Arconic Inc. recently filed a memorandum of law in support of the courts’ motion to dismiss a complaint by investors that accused Arconic of violating the U.S. federal securities laws.

Investors first filed the complaint in August 2017, a month after a devastating fire ripped through 24-story Grenfell Tower in London killing almost 70 people. The accident allegedly occurred due to the presence of an Arconic-subsidiary’s cladding product Reynobond PE, a brand of aluminum composite material, which was believed to have caused the fire to spread more quickly.

Investors brought the first amended complaint (FAC) to the Western District Court of Pennsylvania only to have it thrown out by the judge this June. In a second amended complaint (SAC), investors argued that Arconic had omitted facts from public representation of the product, knowingly sold the product for unsafe use and neglected a responsibility to disclose alleged misuse of the product.

The defendants’ memorandum refuted the SAC saying they predicted the Plaintiffs’ amendments would be “futile” due to the many “shortcomings” that prompted dismissal of the first complaint.

The Arconic lawyers also criticized the investors’ ability to take the courts’ direction of providing precisely specific new allegations in their amendment.

“Plaintiffs have opted again for length over substance and specificity,” the memorandum ridiculed. “The SAC adds more than 30 pages to what was already a 108-page complaint, but does nothing to cure fundamental deficiencies identified by the Court.”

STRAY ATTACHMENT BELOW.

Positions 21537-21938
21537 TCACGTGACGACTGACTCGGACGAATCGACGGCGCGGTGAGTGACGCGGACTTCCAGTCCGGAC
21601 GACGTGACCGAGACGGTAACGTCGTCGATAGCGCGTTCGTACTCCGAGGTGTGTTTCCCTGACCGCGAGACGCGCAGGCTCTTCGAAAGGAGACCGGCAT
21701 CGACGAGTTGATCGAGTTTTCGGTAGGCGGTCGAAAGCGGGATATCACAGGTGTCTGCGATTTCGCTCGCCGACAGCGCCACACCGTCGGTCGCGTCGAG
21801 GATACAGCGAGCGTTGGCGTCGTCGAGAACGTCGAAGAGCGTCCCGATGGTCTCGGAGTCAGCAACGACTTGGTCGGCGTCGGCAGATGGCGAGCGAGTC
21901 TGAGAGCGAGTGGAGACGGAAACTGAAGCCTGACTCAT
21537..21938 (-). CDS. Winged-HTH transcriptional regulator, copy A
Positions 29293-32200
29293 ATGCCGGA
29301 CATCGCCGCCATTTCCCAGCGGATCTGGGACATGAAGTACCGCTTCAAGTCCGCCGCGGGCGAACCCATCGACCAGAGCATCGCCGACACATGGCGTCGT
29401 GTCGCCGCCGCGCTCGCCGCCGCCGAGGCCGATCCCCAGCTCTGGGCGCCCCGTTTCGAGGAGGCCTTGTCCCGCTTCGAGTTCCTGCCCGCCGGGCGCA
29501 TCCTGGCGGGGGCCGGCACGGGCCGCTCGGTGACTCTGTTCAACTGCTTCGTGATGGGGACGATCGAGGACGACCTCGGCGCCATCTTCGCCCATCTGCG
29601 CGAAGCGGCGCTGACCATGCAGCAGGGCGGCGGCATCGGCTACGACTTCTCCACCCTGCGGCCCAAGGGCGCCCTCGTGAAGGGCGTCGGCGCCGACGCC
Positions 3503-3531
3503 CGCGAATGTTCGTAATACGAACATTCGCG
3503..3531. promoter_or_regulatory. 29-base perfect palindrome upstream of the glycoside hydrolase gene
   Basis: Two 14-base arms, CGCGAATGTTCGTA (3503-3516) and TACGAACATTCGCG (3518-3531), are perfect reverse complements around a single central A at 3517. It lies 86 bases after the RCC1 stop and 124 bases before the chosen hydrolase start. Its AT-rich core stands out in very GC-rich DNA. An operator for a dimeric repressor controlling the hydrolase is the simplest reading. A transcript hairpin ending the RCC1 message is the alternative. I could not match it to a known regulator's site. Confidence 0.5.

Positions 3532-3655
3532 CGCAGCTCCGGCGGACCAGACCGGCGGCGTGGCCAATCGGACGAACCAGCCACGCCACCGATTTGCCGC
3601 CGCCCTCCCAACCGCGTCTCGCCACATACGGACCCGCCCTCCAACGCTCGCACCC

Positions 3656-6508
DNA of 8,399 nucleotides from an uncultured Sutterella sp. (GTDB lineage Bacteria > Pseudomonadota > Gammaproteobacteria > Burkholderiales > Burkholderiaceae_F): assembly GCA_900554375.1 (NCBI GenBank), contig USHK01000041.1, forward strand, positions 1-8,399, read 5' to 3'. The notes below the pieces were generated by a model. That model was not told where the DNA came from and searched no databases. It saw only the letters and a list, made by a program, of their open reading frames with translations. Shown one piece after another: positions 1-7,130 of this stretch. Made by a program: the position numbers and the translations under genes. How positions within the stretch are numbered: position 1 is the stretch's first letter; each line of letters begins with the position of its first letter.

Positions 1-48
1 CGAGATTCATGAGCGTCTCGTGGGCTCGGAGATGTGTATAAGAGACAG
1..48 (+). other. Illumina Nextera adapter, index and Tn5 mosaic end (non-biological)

Furthermore, the defendant refuted the allegations saying there is unsubstantial evidence to prove the points the made in the SAC.

“The SAC still fails to adequately allege that Defendants knew that Arconic allegedly sold Reynobond PE for unsafe use, let alone knew that such alleged sale rendered the Company’s public statements misleading,” the brief says.

Arconic said that the Plaintiffs’ accusation that certain employees of the Arconic indirect-European-subsidiary knew about the allegedly inappropriate sale of the product “does not cure this deficiency.”

It was  argued in the brief that whether or not the assertions were true, any argument that Arconic management had knowledge could not be proven therefore, the SAC’s “hindsight-driven claims should be dismissed in full, with prejudice.”

This case officially closed on June 21, 2019 but a stipulation for extension of time to answer and expand page limitations was accepted by the court thus prompting the SAC. No further action has been taken since the memorandum in support of the courts’ motion for dismissal on September 11 was filed.